The support structure 2 comprises two straight metal bars 9 disposed parallel to the axis of rotation of the swivel arm, and two side pieces 10 and 11 both of substantially triangular shape. The side pieces 10 act only as a terminal support for the swivel arm 1, and comprise two vertices provided with recess seats 12 into which corresponding ends of the metal bars 9 are releasably forced, and a further vertex provided with a through bore 13 into which the end of the swivel tube 3 is rotatably inserted, and is closed by the plug 4 (also acting as releasable connection means between the swivel arm 1 and side piece 10). The side piece 11 acts both as a terminal support for the arm 1 and as a box for containing control means for the rotation of the arm and means for feeding the water into said arm. In this respect, it comprises two vertices provided with recess seats 14 completely similar to the seats 12 of the side piece 10, and constituting a releasable housing for the other ends of the metal bars 9 (FIG. 3), and a further vertex comprising an end-threaded projecting tubular shank 15 in which the other end of the swivel tube 3 is rotatably and releasably inserted. As shown in FIGS. 3 and 4, the releasable connection between said other end of the swivel tube and the side piece 11 is made with the aid of a threaded ring nut 16, which is screwed on to the threaded periphery of the tubular shank 15 and clamps against it a bush 17 acting as a stop element for a metal washer 18 and a ring gasket 19 disposed about the end of the tube 3 immediately before the end flange 7.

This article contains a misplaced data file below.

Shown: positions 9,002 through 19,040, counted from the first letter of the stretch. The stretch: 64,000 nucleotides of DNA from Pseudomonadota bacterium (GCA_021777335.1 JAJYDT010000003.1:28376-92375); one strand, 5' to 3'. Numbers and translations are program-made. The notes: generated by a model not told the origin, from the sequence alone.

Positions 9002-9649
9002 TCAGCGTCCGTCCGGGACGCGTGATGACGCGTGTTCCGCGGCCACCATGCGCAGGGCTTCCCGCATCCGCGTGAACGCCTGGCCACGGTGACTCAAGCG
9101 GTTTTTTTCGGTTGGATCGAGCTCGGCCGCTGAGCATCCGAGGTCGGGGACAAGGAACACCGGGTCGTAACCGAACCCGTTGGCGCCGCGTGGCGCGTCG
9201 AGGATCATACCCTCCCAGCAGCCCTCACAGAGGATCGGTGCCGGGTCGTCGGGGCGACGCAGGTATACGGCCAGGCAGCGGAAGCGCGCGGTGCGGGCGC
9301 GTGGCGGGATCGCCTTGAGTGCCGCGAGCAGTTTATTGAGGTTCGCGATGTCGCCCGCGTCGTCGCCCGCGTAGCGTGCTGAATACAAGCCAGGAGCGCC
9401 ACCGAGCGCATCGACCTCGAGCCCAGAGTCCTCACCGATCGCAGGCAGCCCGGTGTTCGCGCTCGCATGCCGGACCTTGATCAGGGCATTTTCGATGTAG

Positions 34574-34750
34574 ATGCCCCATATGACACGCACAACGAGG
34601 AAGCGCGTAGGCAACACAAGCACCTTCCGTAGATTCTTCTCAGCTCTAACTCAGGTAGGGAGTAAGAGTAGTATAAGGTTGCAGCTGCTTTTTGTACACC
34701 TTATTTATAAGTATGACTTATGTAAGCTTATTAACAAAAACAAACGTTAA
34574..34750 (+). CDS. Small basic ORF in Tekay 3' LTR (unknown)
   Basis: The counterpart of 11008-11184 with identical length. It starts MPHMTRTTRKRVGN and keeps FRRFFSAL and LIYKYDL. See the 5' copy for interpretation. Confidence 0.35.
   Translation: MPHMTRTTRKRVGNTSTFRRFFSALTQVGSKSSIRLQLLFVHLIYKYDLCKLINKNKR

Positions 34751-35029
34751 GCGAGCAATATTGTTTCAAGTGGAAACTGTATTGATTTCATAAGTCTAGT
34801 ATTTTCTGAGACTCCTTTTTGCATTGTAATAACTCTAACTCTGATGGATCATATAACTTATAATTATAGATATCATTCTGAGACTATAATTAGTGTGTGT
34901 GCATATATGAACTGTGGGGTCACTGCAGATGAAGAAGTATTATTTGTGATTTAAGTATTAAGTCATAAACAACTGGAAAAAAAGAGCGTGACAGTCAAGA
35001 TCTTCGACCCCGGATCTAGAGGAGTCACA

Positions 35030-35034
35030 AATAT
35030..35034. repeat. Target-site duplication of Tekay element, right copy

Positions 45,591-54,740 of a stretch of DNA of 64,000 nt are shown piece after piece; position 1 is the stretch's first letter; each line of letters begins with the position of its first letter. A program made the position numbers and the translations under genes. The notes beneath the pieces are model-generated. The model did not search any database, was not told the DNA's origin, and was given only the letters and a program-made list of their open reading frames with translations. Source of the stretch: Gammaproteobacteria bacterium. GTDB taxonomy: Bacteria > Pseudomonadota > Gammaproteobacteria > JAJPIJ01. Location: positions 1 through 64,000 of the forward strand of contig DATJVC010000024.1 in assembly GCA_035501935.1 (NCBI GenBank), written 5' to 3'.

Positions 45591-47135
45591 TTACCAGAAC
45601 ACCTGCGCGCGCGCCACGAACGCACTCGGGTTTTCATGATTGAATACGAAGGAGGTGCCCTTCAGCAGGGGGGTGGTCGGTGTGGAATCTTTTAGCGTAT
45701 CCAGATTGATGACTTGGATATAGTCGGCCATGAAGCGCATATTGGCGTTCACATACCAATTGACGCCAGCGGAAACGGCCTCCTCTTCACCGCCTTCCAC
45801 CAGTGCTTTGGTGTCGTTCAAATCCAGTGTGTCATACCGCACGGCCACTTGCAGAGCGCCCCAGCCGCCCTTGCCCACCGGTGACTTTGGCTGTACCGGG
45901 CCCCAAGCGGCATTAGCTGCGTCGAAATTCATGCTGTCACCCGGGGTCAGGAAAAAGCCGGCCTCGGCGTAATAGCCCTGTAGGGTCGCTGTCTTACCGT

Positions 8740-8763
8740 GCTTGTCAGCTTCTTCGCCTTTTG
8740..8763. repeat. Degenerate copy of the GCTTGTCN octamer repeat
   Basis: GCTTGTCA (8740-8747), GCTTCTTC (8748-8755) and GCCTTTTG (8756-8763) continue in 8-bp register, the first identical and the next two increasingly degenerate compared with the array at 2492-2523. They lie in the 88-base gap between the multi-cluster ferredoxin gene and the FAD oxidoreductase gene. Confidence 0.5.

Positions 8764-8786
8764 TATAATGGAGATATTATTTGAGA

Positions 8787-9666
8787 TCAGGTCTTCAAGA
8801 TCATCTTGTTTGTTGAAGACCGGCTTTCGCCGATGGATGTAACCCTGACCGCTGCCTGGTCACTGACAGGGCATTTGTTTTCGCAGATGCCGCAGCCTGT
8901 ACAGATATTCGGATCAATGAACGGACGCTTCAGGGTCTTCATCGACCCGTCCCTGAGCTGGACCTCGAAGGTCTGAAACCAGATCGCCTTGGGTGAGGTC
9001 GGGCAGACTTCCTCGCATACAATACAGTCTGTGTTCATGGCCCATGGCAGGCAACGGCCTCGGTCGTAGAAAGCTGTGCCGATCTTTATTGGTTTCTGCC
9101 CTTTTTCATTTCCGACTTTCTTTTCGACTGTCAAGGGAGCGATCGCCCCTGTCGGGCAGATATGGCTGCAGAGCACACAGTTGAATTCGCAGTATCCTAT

With regard to the other function of the side piece 11, i.e. for containing the motion control means and the means for feeding water, it should be noted that said means are of a completely conventional type, in particular as illustrated in the U.S. Pat. application Ser. No. 972,232 filed on Dec. 22, 1978 now U.S. Pat. No. 4,232,827 because of which they are neither illustrated nor described here in detail. It need only be stated that in conformity with said patent application, they comprise a turbine which receives the water fed from the mains through a threaded nozzle 20, and before the water reaches the flanged end of the swivel tube 3 (FIG. 3) by way of a bore 21, the turbine utilises the thrust in order to cause a drive shaft 22 emerging from the side piece 11 parallel to the swivel tube 3 (FIGS. 2-4) to continuously rotate at constant speed by way of suitable motion transmission gears. Said drive shaft is connected to the swivel tube 3 by a transmission system comprising a connection rod 23 and cranks 24 and 25, which converts the continuous rotary motion of the shaft 22 into a reciprocating rotary motion of the arm 3. In the example illustrated on the drawings, said transmission system is of adjustable type, i.e. it is possible by means of a rotatable knob 26 to adjust the position of the dead centres of the swivel motion. However, it is also possible to use a non-adjustable type if required, for price reduction reasons.